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College Hockey:
Ohio State Bounces Bowling Green

Betz Ties OSU Record With Shutout, Steckel With SHGs

— It was a special-teams kind of night for the Ohio State Buckeyes, who scored three times on the power play and twice shorthanded en route to a 7-0 win over Bowling Green.

After a scoreless first period that had all the markings of a classic goaltenders’ showdown, Ohio State exploded for four second-period goals, including Dave Steckel’s two shorthanders. Mike Betz made 26 saves in his 10th career shutout.

“We know they’re a hard-working team, and they were,” said OSU head coach John Markell of his alma mater, Bowling Green. “We were lucky they didn’t score [in the first] to get any kind of momentum built up.”

In spite of the five special-teams goals, it was Scott May’s fifth tally of the season at 3:20 in the second that held up as the game winner, a tenacious effort and a goal-scorer’s goal, the result of a Falcon turnover in the OSU end.

“Like most really good teams, they were very opportunistic,” said Scott Paluch, BGSU head coach. “Betz played extremely well. Most breakdowns that we had tonight were on special teams, and that clearly got the game in their favor.”

The Falcons outshot the Buckeyes 12-7 through the first 20 minutes, a period that saw outstanding saves from both Betz and BGSU netminder Jordan Sigalet. Sigalet was tested on the first shift of the game, stopping a rocket from Steckel before thwarting a hard-crashing Matt Waddell, who picked up Steckel’s rebound for OSU’s first two shots on net, both before the contest was a minute old.

Beginning with May’s second-period goal, every Falcon mistake ended up in the BGSU net. Sean Collins won the puck near the boards in the OSU end to begin the play. Collins passed up to Dave Barton; May took the puck into the BGSU zone and threaded his way through and around two defenders in the slot.

May went to the right in front of the Falcon crease, drawing Sigalet with him, then appeared to pass up to himself around a Falcon player and redirect the play left, putting the puck into the net behind Sigalet, who couldn’t reposition himself fast enough to make the stop.

May said that the highlight-reel goal was a thing of chance, not a thing of beauty. “The puck got away from me. I got Sigalet out of the net and then took the puck around him.”

Steckel’s two shorthanded goals — one from an interception by Paul Caponigri and the other a Steckel steal — were nearly identical, both with the senior forward breaking in alone and beating the BGSU netminder clean on the near side. In between those goals at 8:41 and 19:27 was Waddell’s power-play conversion at 16:28. The Buckeyes led 4-0 after two.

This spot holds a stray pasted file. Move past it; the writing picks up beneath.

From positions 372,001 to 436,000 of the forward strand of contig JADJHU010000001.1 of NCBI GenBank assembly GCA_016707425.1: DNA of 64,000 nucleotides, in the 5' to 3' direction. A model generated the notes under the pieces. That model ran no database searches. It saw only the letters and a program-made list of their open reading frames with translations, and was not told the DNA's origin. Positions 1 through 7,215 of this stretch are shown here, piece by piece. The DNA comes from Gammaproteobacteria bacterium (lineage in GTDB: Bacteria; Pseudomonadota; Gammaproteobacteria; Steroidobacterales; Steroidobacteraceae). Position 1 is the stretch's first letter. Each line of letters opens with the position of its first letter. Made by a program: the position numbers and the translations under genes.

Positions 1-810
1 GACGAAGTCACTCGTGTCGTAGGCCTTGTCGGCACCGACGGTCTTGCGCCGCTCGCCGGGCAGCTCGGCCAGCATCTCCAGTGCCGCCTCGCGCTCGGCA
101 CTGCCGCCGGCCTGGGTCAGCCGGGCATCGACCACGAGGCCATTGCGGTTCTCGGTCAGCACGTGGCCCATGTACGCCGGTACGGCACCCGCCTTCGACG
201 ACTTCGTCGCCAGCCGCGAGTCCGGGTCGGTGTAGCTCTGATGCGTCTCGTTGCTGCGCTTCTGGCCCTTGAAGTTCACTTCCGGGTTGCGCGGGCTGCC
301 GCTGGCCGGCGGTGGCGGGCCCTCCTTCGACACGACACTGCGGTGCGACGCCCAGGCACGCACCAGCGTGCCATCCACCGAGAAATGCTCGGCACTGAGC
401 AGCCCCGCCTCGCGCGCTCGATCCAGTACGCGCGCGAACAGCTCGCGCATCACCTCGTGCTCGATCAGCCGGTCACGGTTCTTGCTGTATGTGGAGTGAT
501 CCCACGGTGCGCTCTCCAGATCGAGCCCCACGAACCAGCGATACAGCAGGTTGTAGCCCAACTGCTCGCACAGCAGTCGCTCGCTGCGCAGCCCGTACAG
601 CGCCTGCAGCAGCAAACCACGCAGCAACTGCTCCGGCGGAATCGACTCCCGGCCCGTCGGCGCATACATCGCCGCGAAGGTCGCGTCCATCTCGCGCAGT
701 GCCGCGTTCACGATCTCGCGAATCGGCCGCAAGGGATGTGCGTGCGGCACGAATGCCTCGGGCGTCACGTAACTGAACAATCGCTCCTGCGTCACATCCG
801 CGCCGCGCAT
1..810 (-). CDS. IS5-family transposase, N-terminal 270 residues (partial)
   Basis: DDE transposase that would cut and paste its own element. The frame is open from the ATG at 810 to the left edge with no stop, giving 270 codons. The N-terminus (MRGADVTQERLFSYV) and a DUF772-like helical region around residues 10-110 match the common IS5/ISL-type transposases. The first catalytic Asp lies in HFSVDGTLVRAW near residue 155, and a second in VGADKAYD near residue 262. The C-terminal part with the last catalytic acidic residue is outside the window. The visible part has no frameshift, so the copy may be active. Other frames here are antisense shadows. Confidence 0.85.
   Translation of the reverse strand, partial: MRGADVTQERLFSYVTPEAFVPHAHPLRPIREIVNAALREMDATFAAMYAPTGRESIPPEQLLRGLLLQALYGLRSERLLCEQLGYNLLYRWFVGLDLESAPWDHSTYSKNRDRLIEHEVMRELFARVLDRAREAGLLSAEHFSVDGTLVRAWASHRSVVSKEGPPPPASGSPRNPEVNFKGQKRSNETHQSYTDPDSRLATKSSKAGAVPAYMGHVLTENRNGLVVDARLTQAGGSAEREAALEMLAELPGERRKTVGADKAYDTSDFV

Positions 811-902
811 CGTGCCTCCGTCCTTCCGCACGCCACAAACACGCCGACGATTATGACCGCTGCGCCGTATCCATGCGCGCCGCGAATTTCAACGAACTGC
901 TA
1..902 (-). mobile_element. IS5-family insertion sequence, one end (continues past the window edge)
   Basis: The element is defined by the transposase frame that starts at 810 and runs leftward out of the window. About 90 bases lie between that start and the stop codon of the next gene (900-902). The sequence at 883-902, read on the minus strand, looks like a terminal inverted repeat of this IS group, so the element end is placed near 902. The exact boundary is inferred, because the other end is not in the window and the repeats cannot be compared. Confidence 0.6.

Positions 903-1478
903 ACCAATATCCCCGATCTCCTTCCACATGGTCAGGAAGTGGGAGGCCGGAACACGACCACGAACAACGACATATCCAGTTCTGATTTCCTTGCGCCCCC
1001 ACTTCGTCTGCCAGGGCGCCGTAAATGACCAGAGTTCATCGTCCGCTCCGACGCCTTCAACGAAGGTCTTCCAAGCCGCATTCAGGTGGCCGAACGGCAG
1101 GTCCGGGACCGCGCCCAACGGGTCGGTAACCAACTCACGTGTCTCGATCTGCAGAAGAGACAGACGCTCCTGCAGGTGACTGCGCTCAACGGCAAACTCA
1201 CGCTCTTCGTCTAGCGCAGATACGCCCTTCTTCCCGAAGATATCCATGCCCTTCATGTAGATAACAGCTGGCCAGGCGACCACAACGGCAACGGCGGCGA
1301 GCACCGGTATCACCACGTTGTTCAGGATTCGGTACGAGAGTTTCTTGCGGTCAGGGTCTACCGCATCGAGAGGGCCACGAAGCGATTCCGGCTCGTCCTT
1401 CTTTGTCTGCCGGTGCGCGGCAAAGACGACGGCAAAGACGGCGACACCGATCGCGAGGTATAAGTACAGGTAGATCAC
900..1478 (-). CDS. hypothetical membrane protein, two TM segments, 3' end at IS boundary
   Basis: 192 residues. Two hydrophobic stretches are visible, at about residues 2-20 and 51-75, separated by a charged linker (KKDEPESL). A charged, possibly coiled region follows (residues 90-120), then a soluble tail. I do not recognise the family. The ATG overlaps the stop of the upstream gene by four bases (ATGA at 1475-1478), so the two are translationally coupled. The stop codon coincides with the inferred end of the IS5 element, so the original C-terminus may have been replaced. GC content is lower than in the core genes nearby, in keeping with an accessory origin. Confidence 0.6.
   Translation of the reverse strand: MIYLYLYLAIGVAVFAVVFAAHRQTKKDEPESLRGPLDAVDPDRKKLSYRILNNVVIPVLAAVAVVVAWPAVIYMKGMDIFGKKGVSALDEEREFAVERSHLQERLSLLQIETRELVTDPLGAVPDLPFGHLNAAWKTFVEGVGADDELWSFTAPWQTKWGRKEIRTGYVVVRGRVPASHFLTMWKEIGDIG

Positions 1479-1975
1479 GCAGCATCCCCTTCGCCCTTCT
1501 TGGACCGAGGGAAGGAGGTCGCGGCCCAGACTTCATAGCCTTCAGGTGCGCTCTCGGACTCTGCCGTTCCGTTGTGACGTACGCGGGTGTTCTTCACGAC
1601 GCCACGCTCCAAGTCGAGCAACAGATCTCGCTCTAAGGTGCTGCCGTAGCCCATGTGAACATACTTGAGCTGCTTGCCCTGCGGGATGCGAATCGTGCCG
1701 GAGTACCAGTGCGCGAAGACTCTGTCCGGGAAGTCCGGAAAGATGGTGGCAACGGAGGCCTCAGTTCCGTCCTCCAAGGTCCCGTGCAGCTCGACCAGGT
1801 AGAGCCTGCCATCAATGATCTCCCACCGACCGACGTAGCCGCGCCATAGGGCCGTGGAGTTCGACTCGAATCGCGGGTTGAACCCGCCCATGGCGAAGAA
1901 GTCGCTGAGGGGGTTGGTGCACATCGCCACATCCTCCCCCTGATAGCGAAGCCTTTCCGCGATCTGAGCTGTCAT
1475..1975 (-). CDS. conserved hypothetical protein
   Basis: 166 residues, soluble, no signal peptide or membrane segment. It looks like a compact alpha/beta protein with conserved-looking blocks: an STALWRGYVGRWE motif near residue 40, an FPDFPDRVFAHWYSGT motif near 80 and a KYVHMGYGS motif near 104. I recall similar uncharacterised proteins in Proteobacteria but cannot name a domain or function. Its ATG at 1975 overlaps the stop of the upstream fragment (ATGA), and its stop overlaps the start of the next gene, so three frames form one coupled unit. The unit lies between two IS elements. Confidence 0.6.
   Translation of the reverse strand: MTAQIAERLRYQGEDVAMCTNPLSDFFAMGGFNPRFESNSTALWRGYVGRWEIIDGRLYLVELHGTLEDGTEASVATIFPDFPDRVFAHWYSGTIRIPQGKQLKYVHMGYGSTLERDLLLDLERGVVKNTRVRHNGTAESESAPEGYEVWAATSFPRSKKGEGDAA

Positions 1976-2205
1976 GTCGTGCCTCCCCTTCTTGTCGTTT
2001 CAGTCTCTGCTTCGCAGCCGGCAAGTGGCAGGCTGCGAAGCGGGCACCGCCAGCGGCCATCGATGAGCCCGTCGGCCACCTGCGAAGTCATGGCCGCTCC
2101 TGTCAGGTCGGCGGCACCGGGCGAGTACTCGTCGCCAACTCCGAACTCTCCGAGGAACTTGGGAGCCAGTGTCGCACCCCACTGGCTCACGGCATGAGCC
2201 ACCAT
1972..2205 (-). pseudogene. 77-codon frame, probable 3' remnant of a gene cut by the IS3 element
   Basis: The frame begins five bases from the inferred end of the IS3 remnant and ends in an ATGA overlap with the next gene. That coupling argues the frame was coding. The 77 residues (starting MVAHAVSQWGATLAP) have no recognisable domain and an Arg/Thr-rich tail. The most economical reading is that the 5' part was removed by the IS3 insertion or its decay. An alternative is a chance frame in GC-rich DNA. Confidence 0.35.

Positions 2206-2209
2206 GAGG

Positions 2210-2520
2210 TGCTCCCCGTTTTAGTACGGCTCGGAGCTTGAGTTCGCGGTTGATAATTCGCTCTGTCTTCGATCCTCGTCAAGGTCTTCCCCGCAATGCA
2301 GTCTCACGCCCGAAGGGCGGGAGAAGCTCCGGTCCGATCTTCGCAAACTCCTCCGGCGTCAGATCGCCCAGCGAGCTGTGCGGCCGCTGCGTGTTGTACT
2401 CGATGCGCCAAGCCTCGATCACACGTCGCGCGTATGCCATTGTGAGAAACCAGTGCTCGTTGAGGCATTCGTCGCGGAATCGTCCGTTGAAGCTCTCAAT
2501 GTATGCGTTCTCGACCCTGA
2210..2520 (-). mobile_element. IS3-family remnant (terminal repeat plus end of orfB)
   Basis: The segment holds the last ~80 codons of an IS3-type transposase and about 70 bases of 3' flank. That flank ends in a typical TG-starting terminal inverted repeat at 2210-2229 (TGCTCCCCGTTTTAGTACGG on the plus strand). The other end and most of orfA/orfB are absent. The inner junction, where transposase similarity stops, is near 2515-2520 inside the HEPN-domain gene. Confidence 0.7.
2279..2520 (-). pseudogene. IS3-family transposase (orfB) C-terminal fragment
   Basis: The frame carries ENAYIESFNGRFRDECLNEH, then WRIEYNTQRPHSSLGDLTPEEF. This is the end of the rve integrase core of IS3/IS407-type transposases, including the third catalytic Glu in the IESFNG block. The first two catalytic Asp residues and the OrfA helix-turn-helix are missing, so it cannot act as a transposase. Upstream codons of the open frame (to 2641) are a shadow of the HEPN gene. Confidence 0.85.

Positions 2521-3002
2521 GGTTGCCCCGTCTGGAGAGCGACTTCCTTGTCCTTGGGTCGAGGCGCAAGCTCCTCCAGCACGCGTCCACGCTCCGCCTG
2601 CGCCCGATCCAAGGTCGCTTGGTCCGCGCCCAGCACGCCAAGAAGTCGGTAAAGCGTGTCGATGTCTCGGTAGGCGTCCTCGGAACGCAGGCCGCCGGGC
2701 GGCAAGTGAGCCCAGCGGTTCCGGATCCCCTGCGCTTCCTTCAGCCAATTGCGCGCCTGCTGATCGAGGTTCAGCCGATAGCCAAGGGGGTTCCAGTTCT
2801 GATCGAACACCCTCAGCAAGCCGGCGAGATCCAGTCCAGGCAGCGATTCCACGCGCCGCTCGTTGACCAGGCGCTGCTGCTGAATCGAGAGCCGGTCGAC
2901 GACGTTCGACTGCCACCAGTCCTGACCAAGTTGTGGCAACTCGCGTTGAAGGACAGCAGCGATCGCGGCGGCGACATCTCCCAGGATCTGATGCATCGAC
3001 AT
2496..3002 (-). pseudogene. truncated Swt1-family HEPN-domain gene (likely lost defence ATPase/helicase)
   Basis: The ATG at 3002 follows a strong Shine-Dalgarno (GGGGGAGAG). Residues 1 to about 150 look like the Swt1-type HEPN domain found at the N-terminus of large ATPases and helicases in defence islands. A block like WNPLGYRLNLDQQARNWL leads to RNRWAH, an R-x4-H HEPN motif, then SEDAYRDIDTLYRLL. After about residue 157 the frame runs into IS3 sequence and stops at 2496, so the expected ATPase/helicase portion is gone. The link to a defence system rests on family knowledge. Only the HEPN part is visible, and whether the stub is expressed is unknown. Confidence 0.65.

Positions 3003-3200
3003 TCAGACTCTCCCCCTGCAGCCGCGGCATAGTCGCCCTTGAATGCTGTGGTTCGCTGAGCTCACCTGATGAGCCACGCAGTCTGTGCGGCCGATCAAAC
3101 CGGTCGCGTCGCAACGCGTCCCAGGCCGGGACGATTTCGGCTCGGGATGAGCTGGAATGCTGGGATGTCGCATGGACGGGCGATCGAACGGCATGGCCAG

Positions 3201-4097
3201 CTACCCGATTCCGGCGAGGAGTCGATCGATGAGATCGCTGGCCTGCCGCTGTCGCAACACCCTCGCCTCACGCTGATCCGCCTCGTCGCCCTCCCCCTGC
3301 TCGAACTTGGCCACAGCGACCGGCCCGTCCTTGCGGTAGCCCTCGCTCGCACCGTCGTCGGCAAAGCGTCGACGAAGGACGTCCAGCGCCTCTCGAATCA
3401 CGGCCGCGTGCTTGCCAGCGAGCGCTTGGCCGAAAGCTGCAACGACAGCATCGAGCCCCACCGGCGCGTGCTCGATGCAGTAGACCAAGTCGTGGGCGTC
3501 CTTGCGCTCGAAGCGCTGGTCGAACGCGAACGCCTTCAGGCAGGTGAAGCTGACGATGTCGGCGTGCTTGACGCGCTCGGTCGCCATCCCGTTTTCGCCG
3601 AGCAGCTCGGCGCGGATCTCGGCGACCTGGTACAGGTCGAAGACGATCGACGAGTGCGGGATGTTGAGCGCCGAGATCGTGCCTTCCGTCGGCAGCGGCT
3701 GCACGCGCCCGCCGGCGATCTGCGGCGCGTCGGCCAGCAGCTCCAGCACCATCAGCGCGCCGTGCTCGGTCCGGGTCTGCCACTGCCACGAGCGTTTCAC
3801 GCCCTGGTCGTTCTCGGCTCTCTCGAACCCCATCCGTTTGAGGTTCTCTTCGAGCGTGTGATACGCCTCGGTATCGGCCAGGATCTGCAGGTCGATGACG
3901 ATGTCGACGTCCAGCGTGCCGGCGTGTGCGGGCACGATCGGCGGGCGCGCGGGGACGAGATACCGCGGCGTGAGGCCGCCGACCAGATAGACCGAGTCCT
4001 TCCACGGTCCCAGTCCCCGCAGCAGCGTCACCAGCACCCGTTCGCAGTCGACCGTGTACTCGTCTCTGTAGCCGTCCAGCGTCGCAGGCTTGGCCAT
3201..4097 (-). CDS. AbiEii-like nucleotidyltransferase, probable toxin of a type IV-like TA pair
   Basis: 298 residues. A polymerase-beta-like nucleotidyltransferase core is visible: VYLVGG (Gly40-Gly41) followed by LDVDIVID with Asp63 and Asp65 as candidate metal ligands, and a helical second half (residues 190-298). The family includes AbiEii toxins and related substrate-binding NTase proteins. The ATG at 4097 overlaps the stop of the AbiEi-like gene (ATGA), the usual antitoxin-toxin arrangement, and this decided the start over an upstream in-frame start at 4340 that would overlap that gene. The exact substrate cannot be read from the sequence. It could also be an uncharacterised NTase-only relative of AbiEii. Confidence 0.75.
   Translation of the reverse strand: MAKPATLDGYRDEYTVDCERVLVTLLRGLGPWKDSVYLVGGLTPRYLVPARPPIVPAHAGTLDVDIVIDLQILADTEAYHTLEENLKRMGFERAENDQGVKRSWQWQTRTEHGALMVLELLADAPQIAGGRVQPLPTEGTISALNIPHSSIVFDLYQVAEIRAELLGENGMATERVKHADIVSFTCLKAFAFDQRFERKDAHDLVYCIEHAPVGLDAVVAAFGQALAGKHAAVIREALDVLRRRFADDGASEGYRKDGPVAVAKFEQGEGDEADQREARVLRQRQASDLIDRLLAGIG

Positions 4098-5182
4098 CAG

Nate Guenin, J.B. Bittner, and Andrew Schembri rounded out the scoring for OSU in the third, with Bittner’s and Schembri’s goals coming on the power play, Schembri’s seconds after the Buckeyes found themselves up five-on-three with BGSU’s Don Morrison and Jon Sitko in the box with minor calls 14 seconds apart late in the third.

The penalties piled up high and thick, with OSU seeing four for 11 minutes in the third to BGSU’s 6-for-12, but the animosity was clear from the start. After throwing a punch at BGSU’s Brett Pilkington, May found himself in the box for two at 19:35 in the third. May was provoked, however; Pilkington’s stick was between May’s legs for more than a comfortable duration of time.

“I was hurting there for longer than I should have,” said May, shrugging off the incident.

“I’m a little bit concerned when you do that,” said Markell. “We can’t take those kinds of penalties. There were a couple of broken sticks on the ice, and our guys were sitting in the box. Some of them were deserved.”

The Buckeyes finished the game shorthanded, after Dave Barton received a five-minute major penalty for crosschecking. It was then that OSU redoubled its efforts; the Falcons didn’t register a shot in the last four minutes.

“You can extend that to the last eight, nine minutes of the game,” said Betz of OSU’s defensive play. “I don’t think I saw a shot. I know how hard they work and how committed they are to the system, and that pays off.”

Steckel, who spent as much time killing penalties as he did on the offensive side, said that the Buckeyes take a lot of pride in their PK. “Especially in those last five minutes, to protect Mike’s shutout.”

The Buckeyes (11-5-0, 8-3-0 CCHA) take on perpetual clustermate Miami in a home-and-home series Dec. 5-6, hosting Friday and traveling Saturday. Next up for Bowling Green (3-7-5, 2-6-2 CCHA) is a pair of home games against Ferris State next weekend.

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